According to the National Coalition Against Domestic Violence (NCADV), nearly 20 people per minute are victims of physical violence by an intimate partner in the United States. This means that more than 10 million men and women are abused each year.
What’s even crazier, is that the NCADV estimates that 1 in 3 women and 1 in 4 men will have experienced some sort of physical violence by an intimate partner in their lifetime. It usually takes the abused seven breakups before they finally leave their abuser, and then there are those who never leave.
5 Reasons Why the Abused Never Leave
There are numerous reasons abusers tend to stay in relationships, however, the Domestic Abuse Project lists the most common as follows:
1. The Abused Fear the Reaction of Their Abuser
The abused have been so traumatized that they fear their abuser will hunt them down and kill them, steal important documents and belongings, spread rumors, and even kidnap the children. If you or anyone you know feels this way, call the National Domestic Violence Hotline at 1-800-799-7233 and you will be provided with the help.
2. The Effects of Abuse Can Be Paralyzing & Demoralizing
It is common for the abused to feel a low sense of worth, and some actually feel they deserve their abuse. Another common side effect of abuse is feeling paralyzed. One doesn’t feel like they have the ability to make decisions and can even feel as though they can’t cope without their abusive partners.
As the abuse continues over time, some become comfortable with the way things are and are terrified about their ability to find freedom.
Here is a great Psychology Today article on change that may help you or someone you love move forward.
3. Fear that Rocking the Boat Will Negatively Affect the Children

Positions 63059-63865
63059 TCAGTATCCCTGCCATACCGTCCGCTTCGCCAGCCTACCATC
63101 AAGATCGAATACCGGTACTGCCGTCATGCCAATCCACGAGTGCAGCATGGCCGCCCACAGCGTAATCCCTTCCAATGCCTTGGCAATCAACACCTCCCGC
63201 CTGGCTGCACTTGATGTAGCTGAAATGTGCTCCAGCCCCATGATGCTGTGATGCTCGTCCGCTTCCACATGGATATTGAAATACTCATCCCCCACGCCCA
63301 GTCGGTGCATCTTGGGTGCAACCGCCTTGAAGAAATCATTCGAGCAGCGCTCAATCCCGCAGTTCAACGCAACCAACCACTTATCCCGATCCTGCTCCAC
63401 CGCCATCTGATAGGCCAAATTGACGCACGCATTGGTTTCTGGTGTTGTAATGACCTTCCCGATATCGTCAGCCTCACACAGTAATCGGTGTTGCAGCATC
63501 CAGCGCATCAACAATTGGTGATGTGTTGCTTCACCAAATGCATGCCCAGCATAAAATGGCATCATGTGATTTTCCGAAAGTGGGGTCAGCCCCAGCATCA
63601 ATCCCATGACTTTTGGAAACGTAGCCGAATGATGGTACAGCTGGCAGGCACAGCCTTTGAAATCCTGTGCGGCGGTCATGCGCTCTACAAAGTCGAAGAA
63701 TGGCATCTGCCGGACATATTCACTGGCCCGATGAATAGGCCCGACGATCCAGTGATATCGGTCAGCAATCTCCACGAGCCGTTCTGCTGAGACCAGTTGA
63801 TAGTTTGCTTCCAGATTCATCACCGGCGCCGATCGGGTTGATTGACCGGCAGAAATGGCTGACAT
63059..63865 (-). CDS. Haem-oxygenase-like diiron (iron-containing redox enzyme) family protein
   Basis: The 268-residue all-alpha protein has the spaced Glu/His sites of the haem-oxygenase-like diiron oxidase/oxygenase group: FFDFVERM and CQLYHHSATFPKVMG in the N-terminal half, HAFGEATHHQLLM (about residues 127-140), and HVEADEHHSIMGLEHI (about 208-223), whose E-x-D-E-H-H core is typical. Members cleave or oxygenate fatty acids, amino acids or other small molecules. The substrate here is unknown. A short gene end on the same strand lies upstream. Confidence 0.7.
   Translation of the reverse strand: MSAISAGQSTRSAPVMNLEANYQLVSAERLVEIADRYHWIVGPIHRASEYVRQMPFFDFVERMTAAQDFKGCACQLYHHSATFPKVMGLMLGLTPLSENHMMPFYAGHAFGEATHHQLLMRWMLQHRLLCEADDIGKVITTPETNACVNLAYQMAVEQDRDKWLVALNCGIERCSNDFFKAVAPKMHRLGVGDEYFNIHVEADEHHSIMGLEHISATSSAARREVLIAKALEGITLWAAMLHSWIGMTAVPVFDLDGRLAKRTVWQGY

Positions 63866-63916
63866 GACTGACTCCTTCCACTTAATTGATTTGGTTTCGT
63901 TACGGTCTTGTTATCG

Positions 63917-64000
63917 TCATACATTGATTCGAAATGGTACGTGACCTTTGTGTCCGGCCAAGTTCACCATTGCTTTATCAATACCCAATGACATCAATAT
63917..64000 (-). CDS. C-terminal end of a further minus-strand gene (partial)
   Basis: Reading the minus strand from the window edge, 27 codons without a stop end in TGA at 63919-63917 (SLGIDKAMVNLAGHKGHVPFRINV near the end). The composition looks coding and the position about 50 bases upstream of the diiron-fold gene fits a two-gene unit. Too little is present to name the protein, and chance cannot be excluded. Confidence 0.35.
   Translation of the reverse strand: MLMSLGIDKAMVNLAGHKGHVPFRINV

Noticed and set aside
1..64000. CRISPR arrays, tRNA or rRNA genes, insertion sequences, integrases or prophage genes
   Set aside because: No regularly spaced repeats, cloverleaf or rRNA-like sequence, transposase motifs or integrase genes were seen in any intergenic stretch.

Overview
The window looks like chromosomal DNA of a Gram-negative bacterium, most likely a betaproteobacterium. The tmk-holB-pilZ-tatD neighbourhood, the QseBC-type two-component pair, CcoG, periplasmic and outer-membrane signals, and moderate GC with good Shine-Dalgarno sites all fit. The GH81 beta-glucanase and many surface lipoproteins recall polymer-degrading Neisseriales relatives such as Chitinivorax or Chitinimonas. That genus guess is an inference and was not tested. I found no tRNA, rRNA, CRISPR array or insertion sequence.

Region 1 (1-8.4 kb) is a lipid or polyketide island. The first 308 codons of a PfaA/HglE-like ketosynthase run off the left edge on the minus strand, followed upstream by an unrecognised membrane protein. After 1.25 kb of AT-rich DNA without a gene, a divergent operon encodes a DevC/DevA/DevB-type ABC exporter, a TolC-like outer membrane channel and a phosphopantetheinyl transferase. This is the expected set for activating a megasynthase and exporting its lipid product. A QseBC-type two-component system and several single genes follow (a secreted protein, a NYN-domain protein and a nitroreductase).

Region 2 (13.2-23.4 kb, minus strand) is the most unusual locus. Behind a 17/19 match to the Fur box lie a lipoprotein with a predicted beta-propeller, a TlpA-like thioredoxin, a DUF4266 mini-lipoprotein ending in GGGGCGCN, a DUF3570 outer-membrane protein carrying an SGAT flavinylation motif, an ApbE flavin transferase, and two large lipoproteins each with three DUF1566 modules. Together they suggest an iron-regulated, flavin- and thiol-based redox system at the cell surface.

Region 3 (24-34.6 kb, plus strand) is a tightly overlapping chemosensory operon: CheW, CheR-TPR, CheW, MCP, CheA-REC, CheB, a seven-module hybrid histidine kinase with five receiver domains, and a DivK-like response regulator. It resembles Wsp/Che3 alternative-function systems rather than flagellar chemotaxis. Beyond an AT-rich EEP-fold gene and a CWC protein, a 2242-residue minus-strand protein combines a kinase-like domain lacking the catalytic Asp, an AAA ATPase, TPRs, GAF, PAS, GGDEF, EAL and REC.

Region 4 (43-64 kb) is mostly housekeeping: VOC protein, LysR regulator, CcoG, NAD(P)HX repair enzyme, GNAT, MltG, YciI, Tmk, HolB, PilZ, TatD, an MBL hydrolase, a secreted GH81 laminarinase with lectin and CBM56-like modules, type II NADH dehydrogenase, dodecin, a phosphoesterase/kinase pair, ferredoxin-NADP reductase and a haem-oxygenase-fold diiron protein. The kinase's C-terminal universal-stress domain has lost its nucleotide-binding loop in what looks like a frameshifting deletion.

Some choose to stay in an abusive situation because they are afraid their children will be damaged. Other common fears are that the abuser will steal the children (or turn them against the abused parent) or hurt/kill them.
These are all rational fears, but with a carefully thought out plan, both the abused and their children can find safety. The Domestic Violence Hotline can also help with this: 1-800-799-7233.
There are still some men and women who believe their abuse is their burden to bear — for the love of their commitment to God. Also, some abusers use religion as a justification for their actions. This is called spiritual abuse.
5. Financial Dependence
If the abused isn’t the primary breadwinner, they may fear they can’t make it on their own. According to a recent Forbes article, this may play a huge role into why nearly 85-percent of abused women return to their abusive relationships.
While financial discomfort can be tough in the beginning for a man or woman who has left their abuse partner, there is light at the end of the tunnel. Click here for a great article on this topic.
If you are experiencing any of the above, it is important that you realize you can have a beautiful and happy life. All it takes is a first step, a heck of a lot of courage, and you’ll be on your way.